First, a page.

12 Tips To Get The Family On Board When Organizing Your Home

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When a potential client gets in touch with me to organize their space, I always have them fill out an intake form. On this form, they answer general questions like "What space are you looking to organize?" and "What has motivated you to contact me?". These questions, while super helpful, are not as important as the following ones:


"Who lives in your home?"

and

"Are they on board with having a professional organizer visit?"

Most people will answer "yes" to the second question; their family is totally on board!

Then why is one of my most frequently asked questions:


"How can I get my family on board with keeping our home organized?"

I wanted to be able to answer that question, but I didn't feel that I could adequately do so on my own. Everybody's home is different and their family dynamics are different as well. So, instead of typing out what works for me and giving advice that I think will be helpful, I decided to question the masses.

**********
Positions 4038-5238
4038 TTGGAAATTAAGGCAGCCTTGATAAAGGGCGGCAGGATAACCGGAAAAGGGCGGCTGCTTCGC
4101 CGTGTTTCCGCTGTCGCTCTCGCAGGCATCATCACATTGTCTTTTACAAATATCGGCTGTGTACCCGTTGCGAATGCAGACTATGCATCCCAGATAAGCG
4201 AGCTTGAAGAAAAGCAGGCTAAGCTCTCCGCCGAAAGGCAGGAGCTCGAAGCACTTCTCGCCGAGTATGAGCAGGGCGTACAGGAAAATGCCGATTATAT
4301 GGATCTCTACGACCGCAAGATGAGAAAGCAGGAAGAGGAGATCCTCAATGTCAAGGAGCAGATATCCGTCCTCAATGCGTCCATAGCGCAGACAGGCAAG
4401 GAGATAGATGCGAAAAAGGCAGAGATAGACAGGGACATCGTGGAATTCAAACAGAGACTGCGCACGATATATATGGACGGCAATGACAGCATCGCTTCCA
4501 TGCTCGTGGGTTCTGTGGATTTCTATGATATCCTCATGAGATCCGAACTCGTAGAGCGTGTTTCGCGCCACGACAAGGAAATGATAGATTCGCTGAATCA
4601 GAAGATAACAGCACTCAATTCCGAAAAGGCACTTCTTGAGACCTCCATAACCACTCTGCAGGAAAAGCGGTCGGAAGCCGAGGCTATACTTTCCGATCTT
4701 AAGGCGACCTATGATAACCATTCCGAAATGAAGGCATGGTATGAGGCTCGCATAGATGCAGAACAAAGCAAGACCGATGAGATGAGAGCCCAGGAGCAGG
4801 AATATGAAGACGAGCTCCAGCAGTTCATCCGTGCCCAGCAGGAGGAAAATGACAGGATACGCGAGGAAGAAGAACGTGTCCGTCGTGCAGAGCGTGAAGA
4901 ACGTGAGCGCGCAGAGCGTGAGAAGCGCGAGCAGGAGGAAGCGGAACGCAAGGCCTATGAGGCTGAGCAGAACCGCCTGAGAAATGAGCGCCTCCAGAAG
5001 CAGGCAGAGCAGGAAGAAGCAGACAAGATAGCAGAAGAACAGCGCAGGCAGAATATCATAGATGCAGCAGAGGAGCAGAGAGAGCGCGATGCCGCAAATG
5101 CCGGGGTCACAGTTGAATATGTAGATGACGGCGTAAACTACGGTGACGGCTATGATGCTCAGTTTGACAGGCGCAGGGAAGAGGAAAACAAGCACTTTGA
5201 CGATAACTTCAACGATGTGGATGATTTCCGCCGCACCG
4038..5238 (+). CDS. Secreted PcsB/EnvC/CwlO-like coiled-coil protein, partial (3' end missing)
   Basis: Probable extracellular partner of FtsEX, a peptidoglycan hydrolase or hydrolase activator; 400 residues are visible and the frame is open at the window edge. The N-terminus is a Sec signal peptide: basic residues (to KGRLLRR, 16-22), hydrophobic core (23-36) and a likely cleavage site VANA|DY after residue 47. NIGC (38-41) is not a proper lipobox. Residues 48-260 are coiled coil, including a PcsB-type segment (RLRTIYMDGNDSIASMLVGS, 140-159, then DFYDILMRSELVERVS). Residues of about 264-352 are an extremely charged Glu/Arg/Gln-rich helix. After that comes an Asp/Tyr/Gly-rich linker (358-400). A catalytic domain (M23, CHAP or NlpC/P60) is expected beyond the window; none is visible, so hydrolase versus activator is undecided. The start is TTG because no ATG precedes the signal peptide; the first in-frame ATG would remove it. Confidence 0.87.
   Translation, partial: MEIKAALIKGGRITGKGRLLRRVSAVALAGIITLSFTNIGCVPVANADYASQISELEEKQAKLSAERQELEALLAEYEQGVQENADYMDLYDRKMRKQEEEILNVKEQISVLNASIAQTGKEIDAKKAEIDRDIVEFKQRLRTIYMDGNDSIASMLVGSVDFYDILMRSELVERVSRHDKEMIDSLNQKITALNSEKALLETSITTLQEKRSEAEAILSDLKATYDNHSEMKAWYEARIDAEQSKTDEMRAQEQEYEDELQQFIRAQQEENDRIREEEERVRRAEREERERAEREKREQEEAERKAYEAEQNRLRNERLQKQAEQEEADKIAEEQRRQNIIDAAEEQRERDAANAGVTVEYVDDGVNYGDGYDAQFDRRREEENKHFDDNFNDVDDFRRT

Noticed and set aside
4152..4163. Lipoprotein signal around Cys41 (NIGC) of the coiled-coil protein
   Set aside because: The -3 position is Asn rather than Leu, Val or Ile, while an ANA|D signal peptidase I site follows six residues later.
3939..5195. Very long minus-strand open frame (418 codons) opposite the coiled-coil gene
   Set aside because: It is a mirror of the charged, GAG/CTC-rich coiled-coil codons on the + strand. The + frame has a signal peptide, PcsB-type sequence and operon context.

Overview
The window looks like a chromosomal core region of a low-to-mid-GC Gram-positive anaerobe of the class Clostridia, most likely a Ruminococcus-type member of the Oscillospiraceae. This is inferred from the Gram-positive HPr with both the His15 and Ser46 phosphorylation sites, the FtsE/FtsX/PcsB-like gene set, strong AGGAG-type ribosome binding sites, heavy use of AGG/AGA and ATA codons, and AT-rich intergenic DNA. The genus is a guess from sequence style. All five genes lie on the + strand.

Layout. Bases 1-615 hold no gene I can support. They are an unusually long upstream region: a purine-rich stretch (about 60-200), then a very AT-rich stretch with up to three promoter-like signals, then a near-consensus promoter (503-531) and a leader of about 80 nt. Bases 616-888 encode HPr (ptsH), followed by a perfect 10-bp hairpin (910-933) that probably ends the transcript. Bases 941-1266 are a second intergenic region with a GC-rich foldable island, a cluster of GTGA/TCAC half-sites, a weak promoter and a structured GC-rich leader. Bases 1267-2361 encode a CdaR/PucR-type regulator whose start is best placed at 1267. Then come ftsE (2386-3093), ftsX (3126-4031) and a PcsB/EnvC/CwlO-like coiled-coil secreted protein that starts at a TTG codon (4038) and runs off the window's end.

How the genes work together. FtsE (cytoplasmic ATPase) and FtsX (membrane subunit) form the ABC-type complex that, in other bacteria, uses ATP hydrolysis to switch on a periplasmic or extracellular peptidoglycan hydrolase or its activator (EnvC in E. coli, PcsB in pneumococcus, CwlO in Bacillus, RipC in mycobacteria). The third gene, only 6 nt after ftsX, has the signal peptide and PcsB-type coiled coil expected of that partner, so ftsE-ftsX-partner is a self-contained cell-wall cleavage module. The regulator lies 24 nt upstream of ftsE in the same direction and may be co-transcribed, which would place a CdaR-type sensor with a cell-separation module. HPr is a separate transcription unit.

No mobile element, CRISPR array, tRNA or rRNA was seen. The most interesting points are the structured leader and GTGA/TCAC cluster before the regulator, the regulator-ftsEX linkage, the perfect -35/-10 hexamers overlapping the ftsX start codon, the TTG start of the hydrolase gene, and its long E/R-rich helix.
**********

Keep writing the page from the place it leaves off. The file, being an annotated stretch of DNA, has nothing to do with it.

So I logged into Facebook, Instagram, and Quora and typed up the question above.


The response was overwhelming. I got so many great tips and tricks from people all around the world and from all walks of life. From those answers, I was able to sort them into 12 common themes.


So, here are 12 tips and tricks to get your family on board with organizing!


1. Involve them in the process and be on the same page


This is one mistake that many people make when deciding to organize a shared area in their homes. They don't involve their families! Instead, the organizational system is created and imposed on the other family members.


"In most cases, I believe that compromise and agreement are essential for getting cooperation." - Lewis E., New Jersey.